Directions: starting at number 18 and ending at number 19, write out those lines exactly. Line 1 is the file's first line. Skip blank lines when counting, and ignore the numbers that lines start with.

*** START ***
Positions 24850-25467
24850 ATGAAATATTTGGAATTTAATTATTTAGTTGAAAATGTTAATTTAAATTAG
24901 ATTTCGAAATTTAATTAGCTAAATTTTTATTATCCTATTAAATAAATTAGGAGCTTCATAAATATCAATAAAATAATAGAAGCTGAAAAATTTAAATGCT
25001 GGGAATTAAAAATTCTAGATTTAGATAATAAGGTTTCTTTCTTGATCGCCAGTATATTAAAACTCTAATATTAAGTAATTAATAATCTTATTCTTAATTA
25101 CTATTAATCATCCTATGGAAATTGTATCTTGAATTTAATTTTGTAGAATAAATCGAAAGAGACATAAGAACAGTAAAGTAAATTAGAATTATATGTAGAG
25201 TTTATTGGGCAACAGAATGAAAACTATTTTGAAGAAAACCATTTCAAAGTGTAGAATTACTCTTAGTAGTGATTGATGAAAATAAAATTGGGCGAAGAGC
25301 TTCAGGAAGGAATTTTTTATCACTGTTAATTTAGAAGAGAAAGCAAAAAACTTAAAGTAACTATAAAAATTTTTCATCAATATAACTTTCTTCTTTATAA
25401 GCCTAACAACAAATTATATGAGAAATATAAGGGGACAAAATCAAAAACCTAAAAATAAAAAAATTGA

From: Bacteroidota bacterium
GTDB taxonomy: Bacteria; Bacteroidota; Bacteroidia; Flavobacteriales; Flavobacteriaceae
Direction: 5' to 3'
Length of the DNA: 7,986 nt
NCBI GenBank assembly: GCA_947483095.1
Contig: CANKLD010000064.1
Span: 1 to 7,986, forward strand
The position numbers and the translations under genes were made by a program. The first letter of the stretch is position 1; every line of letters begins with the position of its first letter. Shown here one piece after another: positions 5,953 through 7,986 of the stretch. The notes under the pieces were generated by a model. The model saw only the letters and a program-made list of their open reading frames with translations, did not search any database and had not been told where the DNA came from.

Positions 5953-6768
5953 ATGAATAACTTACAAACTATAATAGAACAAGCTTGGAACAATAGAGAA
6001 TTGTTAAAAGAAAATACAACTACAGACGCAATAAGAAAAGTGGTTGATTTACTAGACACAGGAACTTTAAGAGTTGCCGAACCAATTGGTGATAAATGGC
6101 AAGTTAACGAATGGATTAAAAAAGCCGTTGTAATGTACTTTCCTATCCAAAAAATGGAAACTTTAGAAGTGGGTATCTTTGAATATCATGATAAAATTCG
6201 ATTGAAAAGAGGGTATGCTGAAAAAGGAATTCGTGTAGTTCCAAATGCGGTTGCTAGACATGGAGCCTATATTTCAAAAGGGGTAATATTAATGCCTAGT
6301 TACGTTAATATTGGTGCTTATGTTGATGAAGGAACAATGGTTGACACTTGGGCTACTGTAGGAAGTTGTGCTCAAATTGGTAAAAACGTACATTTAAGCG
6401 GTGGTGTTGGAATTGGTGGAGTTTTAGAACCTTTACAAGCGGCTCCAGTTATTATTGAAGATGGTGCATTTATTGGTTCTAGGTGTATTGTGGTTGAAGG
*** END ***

5953 ATGAATAACTTACAAACTATAATAGAACAAGCTTGGAACAATAGAGAA
6001 TTGTTAAAAGAAAATACAACTACAGACGCAATAAGAAAAGTGGTTGATTTACTAGACACAGGAACTTTAAGAGTTGCCGAACCAATTGGTGATAAATGGC